63.)"Writers of the forth century were prone to describe many practises (i.e., The Lenten Fast of Forty Days) as apostolic institutions which certainly had no claim to be so regarded" (Catholic Encyclopaedia, Vol. 484.)This forged document records how Constantine not only contracted leprosy all over his body (which pagan priests failed to cure), but also received a vision from Peter and was told to contact "pope" Sylvester, hiding on Mount Soracte, who would cure him. Apparently Sylvester made him well and Constantine restored Christian Churches worldwide to their former glory. Peter sets a bishop over each city, with priests and deacons under him; the office of bishop is well defined" (Catholic Encyclopaedia, IV, pgs. The apostolic constitution of 270AD taught Linus as successor to Peter, not Clement.
Clement of Rome:"A tradition (accepted because unexamined) long prevailed that these canons were dictated by the Apostles to St. Accurate research has dispelled this notion." (Catholic Dictionary, pgs.
41, 42.)"A letter from Clement to James forms an epilogue to H.
Also part of this forged document was how Constantine had kindly handed over his own power and sovereignty to the bishop of Rome.
This elaborate hoax circulated throughout the Catholic church for years and helped build up their so-called apostolic authority throughout the pagan world, but it was totally false and had no truth whatsoever within it.
– Twelve journalists have been awarded Logan Science Journalism Fellowships from the Marine Biological Laboratory (MBL), an international center for biological and environmental research and education and an affiliate of the University of Chicago.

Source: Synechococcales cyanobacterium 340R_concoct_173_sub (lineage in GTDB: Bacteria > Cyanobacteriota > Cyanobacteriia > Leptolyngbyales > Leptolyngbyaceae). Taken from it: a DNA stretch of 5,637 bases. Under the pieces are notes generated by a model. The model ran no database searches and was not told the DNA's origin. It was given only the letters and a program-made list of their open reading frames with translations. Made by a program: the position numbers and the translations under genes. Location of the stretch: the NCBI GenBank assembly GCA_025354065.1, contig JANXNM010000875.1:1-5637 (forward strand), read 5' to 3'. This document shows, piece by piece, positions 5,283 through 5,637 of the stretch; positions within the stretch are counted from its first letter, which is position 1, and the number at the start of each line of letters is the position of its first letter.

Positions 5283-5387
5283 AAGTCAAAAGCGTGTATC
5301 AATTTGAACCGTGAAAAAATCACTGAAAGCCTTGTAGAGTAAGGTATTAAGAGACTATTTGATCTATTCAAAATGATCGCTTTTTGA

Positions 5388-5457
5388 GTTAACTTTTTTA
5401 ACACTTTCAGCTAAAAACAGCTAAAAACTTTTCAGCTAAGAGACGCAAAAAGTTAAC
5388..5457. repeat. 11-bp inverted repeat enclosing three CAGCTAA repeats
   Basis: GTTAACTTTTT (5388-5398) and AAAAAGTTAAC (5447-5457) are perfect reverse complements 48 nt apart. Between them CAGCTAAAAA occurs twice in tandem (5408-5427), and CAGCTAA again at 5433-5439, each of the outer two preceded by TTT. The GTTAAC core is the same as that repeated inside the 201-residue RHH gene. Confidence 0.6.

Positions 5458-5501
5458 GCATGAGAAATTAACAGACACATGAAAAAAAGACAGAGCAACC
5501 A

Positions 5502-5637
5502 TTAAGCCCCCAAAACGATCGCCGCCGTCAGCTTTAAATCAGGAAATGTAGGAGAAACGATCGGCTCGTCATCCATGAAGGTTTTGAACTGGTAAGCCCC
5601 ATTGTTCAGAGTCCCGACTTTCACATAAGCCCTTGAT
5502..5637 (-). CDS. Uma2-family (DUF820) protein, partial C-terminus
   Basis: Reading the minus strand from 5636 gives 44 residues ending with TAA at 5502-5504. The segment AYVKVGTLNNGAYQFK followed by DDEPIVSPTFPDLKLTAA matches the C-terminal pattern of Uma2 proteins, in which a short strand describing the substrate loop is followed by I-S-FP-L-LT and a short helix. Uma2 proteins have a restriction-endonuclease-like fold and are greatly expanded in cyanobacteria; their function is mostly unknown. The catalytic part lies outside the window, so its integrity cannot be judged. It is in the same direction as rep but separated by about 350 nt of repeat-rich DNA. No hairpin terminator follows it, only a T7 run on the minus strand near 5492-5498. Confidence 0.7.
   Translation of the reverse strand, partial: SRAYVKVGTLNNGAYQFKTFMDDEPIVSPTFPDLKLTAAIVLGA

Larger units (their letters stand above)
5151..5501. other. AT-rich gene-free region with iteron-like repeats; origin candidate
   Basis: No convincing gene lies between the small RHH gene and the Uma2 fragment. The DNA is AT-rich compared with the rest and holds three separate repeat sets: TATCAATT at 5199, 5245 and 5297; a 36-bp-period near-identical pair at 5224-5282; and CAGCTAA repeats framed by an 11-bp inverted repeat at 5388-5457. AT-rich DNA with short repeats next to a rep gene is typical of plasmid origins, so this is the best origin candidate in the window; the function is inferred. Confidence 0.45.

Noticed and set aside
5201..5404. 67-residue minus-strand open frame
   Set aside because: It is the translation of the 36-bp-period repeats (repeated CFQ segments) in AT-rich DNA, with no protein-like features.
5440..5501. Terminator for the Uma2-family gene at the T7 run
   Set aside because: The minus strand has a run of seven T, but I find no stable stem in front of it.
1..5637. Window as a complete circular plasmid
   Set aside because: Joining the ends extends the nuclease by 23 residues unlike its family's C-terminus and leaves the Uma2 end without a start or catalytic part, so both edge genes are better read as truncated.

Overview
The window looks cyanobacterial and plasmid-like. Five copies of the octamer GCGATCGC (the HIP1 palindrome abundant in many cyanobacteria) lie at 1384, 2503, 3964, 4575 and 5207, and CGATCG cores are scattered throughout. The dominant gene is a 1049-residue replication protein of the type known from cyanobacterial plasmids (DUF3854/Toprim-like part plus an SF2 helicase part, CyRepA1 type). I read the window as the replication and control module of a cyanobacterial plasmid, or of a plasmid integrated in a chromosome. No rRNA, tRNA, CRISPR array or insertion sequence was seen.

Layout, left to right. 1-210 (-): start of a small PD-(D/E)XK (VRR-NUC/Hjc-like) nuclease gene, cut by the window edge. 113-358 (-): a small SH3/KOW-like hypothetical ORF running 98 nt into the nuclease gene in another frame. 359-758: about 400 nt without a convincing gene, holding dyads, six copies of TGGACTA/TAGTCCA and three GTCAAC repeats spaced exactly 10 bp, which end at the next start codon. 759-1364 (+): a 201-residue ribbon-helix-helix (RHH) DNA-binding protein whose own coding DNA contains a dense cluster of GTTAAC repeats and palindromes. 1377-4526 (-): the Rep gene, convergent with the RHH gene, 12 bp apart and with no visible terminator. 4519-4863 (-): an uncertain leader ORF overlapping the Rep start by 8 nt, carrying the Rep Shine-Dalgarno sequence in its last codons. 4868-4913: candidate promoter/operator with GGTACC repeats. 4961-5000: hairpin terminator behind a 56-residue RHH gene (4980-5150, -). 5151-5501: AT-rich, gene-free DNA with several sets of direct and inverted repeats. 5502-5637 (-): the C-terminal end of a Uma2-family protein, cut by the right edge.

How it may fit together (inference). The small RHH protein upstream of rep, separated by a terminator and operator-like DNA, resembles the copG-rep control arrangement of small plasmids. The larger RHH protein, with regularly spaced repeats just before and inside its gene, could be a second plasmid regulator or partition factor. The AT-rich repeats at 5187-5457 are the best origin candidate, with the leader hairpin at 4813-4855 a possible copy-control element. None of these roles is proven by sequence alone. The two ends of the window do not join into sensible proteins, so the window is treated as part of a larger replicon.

Now in its 32nd year, the Logan Science Journalism Program (SJP) allows established science and health journalists to “step into the shoes of the scientists they cover” through immersion in hands-on research training at the MBL.The 2018 lineup of speakers will explore some of the most fascinating subjects in science today including the historical origins of the U. opioid crisis, understanding how the brain controls parenting behavior, and how “frugal science” can improve science accessibility to better human and planetary health to communities around the world.The series kicks off June 15, 2018 and will run each Friday through August 10.The Marine Biological Laboratory is pleased to announce the Friday Evening Lecture schedule for the summer of 2018.The hour-long talks are geared for a diverse and engaged audience and appeal to scientists and non-scientists alike.They discover the complex ways that added nitrogen alters coastal ecosystems, including their capacity to keep up with sea-level rise and impacts on marine life and coastal food webs.The fellows present their data at a mini-symposium at the close of the fellowship.All lectures are free and will be held at PM in the MBL’s Lillie Auditorium, 7 MBL Street, Woods Hole and live-streamed at edu.Friday Evening Lectures are a long-standing tradition at the MBL, dating back to 1890 and given each year since then.In addition, the MBL fosters a highly collaborative environment within its broad community of scientists from the Lab’s year-round resident program, Whitman Center, MBL Fellows program, and course faculty and instructors.Several of the fellows are coming to the MBL for the first time to launch a new project, while others will continue research programs they established in the Whitman Center in prior years.